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A large body of Gauls, induced either by want of room or desire for plunder and convinced that none of the nations through whom they intended to pass was a match for them in arms, marched under the leadership of Brennus into the country of the Dardani. [2] Here a quarrel arose, and as many as 20,000 of them left Brennus and went off under two of their chiefs, Lonorius and Lutarius, into Thrace. [3] Fighting with those who opposed their progress and exacting tribute from those who asked for peace, they reached Byzantium. [4] Here they remained for some time in occupation of the coast of the Propontis, all the cities in that region being tributary to them. When reports from those acquainted with Asia of the fertility of its soil reached their ears, they were seized with the desire of crossing over to it, and after capturing Lysimachia by treachery and making themselves masters of the whole of the Chersonese, they moved down to the Hellespont. [5] They were all the more eager to make the passage when they saw that there was only a narrow strait which separated them, and they sent to Antipater, the governor of the coastal district, asking him to arrange for their transport. [6] The matter took longer than they expected, and a fresh quarrel broke out between the chiefs. Lonorius, with the greater part of the host, returned to Byzantium; Lutarius took two decked ships and three light barques from some Macedonians who had been sent by Antipater, ostensibly as negotiators, but really as spies, and in these vessels he transported one detachment after another, night and day, until he had carried his whole force across. [7] Not long afterwards, Lonorius, with the assistance of Nicomedes king of Bithynia, sailed across from Byzantium. [8] The re-united Gauls assisted Nicomedes in his war against Ziboetas, who was holding a part of Bithynia, and it was mainly owing to them that Ziboetas was defeated and the whole of Bithynia brought under the rule of Nicomedes.

[9] From Bithynia they went further into Asia. Out of the 20,000 men not more than 10,000 were carrying arms, yet so great was the terror they inspired in all the nations west of the Taurus, that those who had no experience of them, [10??] as well as those who had come into contact with them, the most remote as well as their next neighbours, all alike submitted to them. [11] They were made up of three tribes, the Tolostobogii, the Trocmi and the Tectosagi, and in the end they divided the conquered territory of Asia into three parts, each tribe retaining its own tributary cities. [12] The coast of the Hellespont was given to the Trocmi, the Tolostobogii took Aeolis and Ionia, and the Tectosagi received the inland districts. They levied tribute on the whole of Asia west of the Taurus, but fixed their own settlement on both sides of the Halys. [13] Such was the terror of their name and the growth of their numbers that at last even the kings of Syria did not dare to refuse the payment of tribute. [14] The first man in Asia to refuse was Attalus the father of Eumenes, and contrary to universal expectation, fortune favoured his courageous action; he proved himself superior in a pitched battle. The Gauls, however, were not so far disheartened as to renounce their supremacy in Asia; their power remained unimpaired down to the war between Antiochus and Rome. [15] Even then, after the defeat of Antiochus, they quite expected that owing to their distance from the sea the Romans would not advance so far.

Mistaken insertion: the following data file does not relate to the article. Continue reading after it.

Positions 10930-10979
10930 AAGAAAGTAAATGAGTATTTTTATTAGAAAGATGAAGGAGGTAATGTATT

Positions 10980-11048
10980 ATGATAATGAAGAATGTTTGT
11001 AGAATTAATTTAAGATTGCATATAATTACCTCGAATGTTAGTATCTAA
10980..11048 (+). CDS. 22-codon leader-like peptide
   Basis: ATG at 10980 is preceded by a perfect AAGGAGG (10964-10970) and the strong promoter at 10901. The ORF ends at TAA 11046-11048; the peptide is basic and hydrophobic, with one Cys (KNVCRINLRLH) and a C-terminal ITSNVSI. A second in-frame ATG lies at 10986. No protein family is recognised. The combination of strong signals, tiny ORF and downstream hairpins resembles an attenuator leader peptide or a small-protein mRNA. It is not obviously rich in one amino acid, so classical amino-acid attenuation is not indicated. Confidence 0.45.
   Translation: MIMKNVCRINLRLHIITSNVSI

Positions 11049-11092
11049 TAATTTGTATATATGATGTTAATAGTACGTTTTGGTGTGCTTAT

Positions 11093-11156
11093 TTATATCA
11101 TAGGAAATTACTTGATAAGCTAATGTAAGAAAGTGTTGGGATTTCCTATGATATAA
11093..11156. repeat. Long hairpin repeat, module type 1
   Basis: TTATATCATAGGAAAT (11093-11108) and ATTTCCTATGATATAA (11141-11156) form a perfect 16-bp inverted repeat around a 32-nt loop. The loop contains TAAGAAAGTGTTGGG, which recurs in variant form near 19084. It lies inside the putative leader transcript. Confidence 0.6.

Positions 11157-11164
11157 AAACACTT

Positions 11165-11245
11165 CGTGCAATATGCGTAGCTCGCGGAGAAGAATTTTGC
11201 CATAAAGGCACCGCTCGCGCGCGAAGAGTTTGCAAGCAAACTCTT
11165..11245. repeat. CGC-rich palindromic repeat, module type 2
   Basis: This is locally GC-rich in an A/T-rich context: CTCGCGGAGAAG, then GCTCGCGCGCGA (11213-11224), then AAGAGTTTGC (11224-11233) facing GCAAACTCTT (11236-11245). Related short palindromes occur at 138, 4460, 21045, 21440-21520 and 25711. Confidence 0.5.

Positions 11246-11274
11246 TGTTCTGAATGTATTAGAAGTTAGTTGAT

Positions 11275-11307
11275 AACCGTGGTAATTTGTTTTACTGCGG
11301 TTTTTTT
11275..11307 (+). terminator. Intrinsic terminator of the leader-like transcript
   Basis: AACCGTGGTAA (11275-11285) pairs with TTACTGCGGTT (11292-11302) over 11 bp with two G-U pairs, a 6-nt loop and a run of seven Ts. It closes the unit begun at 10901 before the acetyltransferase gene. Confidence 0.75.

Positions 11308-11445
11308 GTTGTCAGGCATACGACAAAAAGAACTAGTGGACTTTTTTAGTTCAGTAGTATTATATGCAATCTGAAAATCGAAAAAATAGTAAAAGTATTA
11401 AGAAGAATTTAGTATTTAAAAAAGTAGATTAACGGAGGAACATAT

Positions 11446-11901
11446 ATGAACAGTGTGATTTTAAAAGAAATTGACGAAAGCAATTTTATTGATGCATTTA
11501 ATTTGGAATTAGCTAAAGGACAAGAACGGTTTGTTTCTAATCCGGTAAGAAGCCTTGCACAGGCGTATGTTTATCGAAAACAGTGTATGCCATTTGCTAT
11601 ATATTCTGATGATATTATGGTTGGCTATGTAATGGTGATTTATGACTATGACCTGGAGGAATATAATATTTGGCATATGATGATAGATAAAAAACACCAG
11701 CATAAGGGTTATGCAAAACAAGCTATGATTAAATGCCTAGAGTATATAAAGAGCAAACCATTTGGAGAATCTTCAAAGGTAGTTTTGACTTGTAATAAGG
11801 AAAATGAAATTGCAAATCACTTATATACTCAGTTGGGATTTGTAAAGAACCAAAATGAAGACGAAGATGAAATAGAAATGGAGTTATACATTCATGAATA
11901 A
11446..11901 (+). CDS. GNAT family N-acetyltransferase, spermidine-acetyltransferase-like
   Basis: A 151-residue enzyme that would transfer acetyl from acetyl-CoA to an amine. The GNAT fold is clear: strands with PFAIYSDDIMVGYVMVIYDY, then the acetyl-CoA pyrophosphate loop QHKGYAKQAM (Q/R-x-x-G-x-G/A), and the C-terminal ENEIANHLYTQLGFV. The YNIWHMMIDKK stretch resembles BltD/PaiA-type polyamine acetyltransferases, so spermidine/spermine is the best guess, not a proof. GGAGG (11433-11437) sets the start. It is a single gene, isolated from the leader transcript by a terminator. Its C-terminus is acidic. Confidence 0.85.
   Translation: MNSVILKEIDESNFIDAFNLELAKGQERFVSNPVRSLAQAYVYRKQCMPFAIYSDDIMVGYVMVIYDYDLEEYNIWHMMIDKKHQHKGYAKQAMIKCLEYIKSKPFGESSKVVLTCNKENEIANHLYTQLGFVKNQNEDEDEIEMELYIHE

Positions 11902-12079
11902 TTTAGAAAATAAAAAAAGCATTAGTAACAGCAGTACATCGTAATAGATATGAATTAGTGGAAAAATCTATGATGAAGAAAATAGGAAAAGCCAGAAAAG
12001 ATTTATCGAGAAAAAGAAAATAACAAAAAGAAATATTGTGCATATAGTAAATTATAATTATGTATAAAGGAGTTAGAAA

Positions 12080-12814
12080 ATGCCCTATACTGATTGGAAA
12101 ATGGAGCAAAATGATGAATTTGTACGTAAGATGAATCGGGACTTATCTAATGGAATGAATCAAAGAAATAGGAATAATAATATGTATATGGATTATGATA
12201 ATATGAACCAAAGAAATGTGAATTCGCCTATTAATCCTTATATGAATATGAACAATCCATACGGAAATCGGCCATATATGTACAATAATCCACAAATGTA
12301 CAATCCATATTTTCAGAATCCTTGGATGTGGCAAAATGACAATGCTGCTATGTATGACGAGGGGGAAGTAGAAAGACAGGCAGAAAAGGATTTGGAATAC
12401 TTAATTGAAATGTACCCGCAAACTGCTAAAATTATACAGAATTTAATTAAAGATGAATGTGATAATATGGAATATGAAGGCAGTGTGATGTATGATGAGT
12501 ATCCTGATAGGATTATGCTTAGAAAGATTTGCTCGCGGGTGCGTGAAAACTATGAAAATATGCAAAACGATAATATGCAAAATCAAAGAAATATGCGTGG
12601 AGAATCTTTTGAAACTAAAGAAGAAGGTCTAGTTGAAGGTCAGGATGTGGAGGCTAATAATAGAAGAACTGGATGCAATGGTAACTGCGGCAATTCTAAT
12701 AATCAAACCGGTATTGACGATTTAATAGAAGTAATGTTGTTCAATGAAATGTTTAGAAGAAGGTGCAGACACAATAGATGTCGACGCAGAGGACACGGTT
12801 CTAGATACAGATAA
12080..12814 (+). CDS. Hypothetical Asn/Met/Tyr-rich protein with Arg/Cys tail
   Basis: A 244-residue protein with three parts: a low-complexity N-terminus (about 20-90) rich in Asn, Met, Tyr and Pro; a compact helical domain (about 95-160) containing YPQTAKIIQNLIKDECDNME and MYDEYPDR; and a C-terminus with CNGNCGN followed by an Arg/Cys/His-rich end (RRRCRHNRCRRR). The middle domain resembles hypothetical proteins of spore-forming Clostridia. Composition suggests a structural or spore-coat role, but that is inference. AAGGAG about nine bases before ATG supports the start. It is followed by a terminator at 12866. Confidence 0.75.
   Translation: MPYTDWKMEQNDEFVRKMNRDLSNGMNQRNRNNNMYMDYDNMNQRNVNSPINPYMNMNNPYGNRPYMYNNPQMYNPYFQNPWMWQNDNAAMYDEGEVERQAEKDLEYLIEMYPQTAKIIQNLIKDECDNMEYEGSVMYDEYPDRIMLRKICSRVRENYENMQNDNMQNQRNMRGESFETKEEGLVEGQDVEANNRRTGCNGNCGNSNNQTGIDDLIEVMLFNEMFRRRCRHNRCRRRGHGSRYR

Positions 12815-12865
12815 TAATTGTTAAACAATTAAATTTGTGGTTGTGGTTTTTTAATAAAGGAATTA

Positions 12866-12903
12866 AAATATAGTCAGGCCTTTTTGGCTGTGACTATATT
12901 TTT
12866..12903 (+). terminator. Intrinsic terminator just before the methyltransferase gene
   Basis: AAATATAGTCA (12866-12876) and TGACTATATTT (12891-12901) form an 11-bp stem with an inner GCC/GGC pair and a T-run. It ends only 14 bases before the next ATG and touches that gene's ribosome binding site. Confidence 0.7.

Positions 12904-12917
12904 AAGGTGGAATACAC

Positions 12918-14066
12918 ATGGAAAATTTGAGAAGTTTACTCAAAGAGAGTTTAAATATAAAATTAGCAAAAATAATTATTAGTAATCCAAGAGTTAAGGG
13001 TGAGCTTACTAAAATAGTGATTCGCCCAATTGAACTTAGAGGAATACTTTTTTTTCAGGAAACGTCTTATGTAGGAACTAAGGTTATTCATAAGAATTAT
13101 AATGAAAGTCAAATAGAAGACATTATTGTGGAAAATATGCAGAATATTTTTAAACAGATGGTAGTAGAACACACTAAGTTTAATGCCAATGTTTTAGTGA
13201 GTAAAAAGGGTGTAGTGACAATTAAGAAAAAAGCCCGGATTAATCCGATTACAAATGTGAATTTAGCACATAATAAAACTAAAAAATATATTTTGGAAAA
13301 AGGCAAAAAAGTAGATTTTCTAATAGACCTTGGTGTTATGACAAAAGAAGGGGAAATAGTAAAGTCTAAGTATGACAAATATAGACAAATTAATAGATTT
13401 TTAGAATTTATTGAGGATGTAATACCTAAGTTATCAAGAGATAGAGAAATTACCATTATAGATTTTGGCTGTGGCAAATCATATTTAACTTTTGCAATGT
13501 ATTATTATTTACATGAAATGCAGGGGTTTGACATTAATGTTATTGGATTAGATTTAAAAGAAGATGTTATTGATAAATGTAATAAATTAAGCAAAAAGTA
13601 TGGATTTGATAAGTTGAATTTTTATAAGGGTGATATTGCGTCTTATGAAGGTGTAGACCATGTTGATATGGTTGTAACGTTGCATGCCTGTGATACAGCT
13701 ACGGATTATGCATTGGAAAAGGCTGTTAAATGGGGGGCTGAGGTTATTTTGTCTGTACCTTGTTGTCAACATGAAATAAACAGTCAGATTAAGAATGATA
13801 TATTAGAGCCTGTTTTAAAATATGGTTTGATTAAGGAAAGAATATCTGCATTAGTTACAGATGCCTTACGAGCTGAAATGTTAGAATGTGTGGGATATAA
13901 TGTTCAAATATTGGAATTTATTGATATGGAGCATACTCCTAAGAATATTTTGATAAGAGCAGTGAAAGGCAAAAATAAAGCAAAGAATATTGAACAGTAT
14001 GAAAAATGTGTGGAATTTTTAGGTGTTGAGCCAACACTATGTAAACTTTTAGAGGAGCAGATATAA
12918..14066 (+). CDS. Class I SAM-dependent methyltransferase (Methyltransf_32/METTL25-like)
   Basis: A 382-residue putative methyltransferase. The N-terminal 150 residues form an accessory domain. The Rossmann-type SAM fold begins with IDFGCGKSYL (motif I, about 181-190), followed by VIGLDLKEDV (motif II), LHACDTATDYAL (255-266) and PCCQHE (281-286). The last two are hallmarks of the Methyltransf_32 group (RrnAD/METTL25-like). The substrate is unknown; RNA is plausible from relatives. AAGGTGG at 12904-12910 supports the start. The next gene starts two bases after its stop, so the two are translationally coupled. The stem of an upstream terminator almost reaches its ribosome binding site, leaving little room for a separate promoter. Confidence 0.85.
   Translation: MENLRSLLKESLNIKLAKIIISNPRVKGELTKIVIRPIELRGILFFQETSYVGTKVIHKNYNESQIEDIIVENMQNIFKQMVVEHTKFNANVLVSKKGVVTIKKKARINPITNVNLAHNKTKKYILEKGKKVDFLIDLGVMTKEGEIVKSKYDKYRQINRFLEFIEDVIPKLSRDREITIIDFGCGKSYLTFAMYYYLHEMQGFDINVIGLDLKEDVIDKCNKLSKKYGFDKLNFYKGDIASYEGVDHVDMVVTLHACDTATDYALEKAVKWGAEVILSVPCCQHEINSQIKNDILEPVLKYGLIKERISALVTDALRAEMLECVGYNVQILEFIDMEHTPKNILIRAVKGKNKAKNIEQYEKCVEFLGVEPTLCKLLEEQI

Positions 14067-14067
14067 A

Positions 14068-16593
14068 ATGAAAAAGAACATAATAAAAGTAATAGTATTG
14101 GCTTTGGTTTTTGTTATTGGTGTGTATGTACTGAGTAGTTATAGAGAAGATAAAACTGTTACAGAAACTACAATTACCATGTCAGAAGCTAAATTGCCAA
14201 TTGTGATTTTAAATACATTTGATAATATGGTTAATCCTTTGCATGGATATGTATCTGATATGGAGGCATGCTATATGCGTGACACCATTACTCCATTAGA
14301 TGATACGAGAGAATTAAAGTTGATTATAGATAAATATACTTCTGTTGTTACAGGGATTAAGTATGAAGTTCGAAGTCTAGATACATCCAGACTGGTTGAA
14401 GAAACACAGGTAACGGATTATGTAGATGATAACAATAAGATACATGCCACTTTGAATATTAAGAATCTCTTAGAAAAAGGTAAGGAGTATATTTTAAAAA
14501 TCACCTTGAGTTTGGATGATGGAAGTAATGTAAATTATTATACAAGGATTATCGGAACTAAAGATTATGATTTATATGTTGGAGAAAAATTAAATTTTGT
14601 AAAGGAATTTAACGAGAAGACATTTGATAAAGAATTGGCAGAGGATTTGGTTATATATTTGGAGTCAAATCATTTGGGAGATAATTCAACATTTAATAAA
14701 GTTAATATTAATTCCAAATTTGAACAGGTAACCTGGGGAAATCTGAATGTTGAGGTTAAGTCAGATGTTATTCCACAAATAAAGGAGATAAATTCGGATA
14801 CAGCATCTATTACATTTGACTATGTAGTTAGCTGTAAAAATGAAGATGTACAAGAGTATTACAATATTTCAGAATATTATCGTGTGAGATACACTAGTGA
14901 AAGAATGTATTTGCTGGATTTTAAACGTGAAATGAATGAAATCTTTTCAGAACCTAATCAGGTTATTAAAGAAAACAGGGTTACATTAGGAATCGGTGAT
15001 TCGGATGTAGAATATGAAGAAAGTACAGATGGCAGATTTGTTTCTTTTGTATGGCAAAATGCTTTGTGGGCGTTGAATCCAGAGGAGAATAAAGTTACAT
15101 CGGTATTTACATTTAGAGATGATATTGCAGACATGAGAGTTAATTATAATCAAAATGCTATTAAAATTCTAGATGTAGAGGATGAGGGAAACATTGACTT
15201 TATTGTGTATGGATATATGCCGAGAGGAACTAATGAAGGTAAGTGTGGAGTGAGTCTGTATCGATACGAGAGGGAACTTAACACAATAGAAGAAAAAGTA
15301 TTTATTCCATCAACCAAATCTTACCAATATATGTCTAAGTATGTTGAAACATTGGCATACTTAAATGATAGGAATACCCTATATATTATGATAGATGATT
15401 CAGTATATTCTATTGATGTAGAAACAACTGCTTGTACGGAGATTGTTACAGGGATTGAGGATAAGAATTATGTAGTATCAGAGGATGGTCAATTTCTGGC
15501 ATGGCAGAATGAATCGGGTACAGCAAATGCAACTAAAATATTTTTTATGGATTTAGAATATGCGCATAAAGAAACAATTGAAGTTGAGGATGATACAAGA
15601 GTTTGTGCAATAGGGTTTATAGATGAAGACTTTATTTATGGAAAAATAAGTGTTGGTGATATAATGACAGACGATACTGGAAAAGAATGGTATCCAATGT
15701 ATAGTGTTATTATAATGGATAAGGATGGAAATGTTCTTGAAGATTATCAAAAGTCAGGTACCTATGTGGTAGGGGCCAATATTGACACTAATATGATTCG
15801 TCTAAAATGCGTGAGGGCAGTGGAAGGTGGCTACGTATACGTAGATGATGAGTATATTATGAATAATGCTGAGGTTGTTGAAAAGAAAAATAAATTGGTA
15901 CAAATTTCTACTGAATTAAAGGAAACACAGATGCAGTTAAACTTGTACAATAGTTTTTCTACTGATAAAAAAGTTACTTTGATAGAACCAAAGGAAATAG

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load focus Summary (Latin, Evan T. Sage, Ph.D., 1936)
load focus English (William A. McDevitte, Sen. Class. Mod. Ex. Schol. A.B.T.C.D., 1850)
load focus English (Evan T. Sage, Ph.D., 1936)
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load focus Latin (Evan T. Sage, Ph.D., 1936)
load focus Latin (W. Weissenborn, 1873)
hide References (41 total)
  • Commentary references to this page (4):
    • Titus Livius (Livy), Ab urbe condita libri, erklärt von M. Weissenborn, books 31-32, commentary, 31.14
    • Titus Livius (Livy), Ab urbe condita libri, erklärt von M. Weissenborn, books 33-34, commentary, 33.21
    • Titus Livius (Livy), Ab urbe condita libri, erklärt von M. Weissenborn, books 35-38, commentary, 35.44
    • Titus Livius (Livy), Ab urbe condita libri, erklärt von M. Weissenborn, books 35-38, commentary, 36.14
  • Cross-references to this page (25):
    • Titus Livius (Livy), Ab urbe condita, Index, Lonorius
    • Titus Livius (Livy), Ab urbe condita, Index, Lutarius
    • Titus Livius (Livy), Ab urbe condita, Index, Nieomedes
    • Titus Livius (Livy), Ab urbe condita, Index, Syri
    • Titus Livius (Livy), Ab urbe condita, Index, Tectosagi
    • Titus Livius (Livy), Ab urbe condita, Index, Tolistobogii
    • Titus Livius (Livy), Ab urbe condita, Index, Trocmi
    • Titus Livius (Livy), Ab urbe condita, Index, Aeolis
    • Titus Livius (Livy), Ab urbe condita, Index, Asia
    • Titus Livius (Livy), Ab urbe condita, Index, Attalus.
    • Titus Livius (Livy), Ab urbe condita, Index, Ziboeta
    • Titus Livius (Livy), Ab urbe condita, Index, Brennus
    • Titus Livius (Livy), Ab urbe condita, Index, Byzantium
    • Titus Livius (Livy), Ab urbe condita, Index, Conubium
    • Titus Livius (Livy), Ab urbe condita, Index, Galli
    • Titus Livius (Livy), Ab urbe condita, Index, Halys
    • Dictionary of Greek and Roman Geography (1854), BITHY´NIA
    • Dictionary of Greek and Roman Geography (1854), CONSTANTINO´POLIS
    • Dictionary of Greek and Roman Geography (1854), GALA´TIA, Gallograecia, Galateia
    • Dictionary of Greek and Roman Geography (1854), PHRY´GIA
    • Smith's Bio, Attalus
    • Smith's Bio, Attalus I.
    • Smith's Bio, Leonno'rius
    • Smith's Bio, Nicome'des I.
    • Smith's Bio, Ziboetes
  • Cross-references in general dictionaries to this page (12):
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